Following the Brexit deal, the EU’s GDPR is no longer applicable to the UK domestically, as UK has its own version of GDPR known by UK-GDPR alongside 2018 Data Protection Act. The new UK’s GDPR which come effect on January 31, 2020 resembles with the EU’s GDPR with minor modifications.

Now, UK’s websites or organizations must now comply with Data Protection Act 2018 and UK-GDPR if they are processing personal data domestically in UK. If the UK’s websites or organizations process or monitor the personal data of EU citizens then they must comply with EU’s GDPR, UK-GDPR as well as DPA-2018.

As per provisions of agreement signed between UK and EU, UK is now “a third country” under the EU’s GDPR. However, the EU approved an adequacy decision for UK on June 28, 2021. This adequacy decision ensures the free flow of personal data between UK and EU for four years period. Hence, this adequacy decision allows the UK’s websites or organizations to continue unrestricted business as usual for processing the personal data till June 2025.

Seven key principles of GDPR

The General Data Protection Regulation (GDPR) is built on seven fundamental principles that govern how personal data is processed. These seven principles provide organizations a framework for ensuring compliance and protecting the privacy rights of individuals. The seven principles of GDPR are as follows;

1. Lawfulness, fairness and transparency:

Organizations must have a valid reason (like consent or a contract) to collect and use personal data. They should also be open and honest about how they will use the data.

2. Purpose limitation

Organizations should collect personal data for specific, explicit, and legitimate purposes. They should not process the data for any other purposes unless they have a valid reason to do so.

3. Data minimization

Organizations must minimize the personal data they collect and process. They should only collect and retain the data that is necessary for the intended purpose. And organization should avoid collecting excessive or unnecessary information.

4. Accuracy

Organizations are responsible for ensuring the accuracy of personal data. They should take necessary measures to keep the data accurate, up to date. And they should also rectify any inaccuracies in a timely manner.

5. Storage limitation

Organizations should store personal data for no longer than necessary. They should establish appropriate retention periods for processing personal data. They should also delete or anonymize the data when it is no longer needed for its original purpose.

6. Integrity and confidentiality

Organizations should implement security measures to protect personal data. They should protect it from unauthorized access, loss, or damage through appropriate technical and organizational safeguards.

7. Accountability

Organizations are responsible for complying with the GDPR rules. They should keep records of their data processing activities, conduct privacy assessments. And they should have necessary measures in place to protect personal data.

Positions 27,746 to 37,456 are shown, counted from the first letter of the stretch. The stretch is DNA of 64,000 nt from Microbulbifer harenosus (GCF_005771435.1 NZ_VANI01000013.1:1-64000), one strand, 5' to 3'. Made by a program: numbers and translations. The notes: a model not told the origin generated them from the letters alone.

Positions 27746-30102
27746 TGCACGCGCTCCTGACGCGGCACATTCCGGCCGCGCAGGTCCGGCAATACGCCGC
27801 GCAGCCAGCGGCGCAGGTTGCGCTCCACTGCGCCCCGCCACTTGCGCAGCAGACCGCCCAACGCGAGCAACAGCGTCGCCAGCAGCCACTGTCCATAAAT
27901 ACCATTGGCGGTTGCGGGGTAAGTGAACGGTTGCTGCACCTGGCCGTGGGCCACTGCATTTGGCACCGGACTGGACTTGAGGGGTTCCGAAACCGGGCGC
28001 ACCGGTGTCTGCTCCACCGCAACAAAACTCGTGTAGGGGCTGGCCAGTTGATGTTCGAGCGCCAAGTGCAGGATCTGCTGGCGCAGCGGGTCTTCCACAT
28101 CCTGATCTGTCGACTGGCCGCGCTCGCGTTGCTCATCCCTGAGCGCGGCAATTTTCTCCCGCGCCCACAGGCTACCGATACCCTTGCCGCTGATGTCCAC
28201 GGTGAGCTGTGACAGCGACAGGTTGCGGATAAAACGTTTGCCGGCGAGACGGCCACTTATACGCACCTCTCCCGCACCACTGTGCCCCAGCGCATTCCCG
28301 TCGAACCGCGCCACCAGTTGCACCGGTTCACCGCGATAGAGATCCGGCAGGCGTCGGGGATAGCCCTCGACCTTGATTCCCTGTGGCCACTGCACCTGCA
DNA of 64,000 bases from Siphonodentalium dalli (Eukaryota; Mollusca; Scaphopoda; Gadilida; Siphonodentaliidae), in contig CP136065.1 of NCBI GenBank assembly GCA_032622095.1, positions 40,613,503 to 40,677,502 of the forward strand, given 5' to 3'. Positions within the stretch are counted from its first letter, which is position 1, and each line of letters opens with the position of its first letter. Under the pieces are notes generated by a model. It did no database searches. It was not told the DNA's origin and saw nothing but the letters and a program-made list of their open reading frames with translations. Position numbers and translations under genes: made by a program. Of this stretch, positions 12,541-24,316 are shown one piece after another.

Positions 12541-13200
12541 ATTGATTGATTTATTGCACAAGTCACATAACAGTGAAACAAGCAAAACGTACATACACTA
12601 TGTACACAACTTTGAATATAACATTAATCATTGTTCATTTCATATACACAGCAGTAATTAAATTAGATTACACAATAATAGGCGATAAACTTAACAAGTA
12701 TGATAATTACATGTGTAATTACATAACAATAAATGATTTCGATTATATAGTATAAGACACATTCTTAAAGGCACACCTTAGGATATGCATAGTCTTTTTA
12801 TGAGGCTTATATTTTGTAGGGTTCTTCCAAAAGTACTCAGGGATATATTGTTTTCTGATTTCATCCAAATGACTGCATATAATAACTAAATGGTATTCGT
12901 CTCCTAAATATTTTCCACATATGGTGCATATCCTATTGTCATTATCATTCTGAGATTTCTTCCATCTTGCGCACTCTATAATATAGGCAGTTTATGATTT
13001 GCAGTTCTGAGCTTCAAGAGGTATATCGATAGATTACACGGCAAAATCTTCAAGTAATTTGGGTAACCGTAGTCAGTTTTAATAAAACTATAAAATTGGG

By abiding by these above seven principles, businesses actively protect people’s rights and privacy when handling their personal information.

How can GDPR compliance affect a business?

GDPR compliance has a significant impact on businesses. It ensures data protection, builds customer trust, ensures legal compliance, improves data governance. It also provides a competitive advantage, facilitates cross-border data transfers, enables effective breach response, and enhances reputation. By prioritizing GDPR compliance, businesses can protect personal data, avoid penalties, establish efficient data management practices, gain a competitive edge, expand globally, respond effectively to breaches, and build a positive brand image.

Compliance with GDPR is essential for businesses operating within the European Union. As it demonstrates a commitment of businesses to responsible data handling and privacy protection. Organizations that violate the GDPR are subject to severe fines of up to 4% of annual global revenue or 20 million Euros, whichever is greater.

During the last couple of years, large number of companies were fined on violating GDPR regulations. On May 22, 2023, Ireland’s Data Protection Commission slapped social media conglomerate Meta with a record-breaking €1.2 billion ($1.3 billion) fine for transferring data collected from Facebook users in the EU/EEA to the US, violating GDPR international transfer guidelines. This is highest ever fine imposed over violation of GDPR.

On July 16, 2021, the Luxembourg National Commission for Data Protection (CNDP) issued the biggest fine ever of year 2021 for the violation of the GDPR in the amount of €746 million ($887 million) to Inc.

GDPR Compliance with WordPress websites

GDPR compliance has a significant impact on WordPress websites. It bring important changes in how personal data is handled and user privacy is protected. The key impacts include enhanced user privacy through explicit consent and transparency in data processing. Websites must implement stronger data security measures to safeguard personal data from unauthorized access. It also ensure prompt response in case of data breaches.

GDPR also introduces stricter rules for consent management, requiring clear language and options for users to control their data. Website owners need to ensure compliance of third-party vendors and plugins, reviewing their privacy practices and establishing data processing agreements. Non-compliance can result in severe penalties and reputational damage.

Overall, GDPR compliance benefits WordPress websites by putting user privacy first, encouraging transparency, and establishing ethical data management practices. It helps build trust with website users, ensures legal compliance, and promotes a more secure and respectful online environment.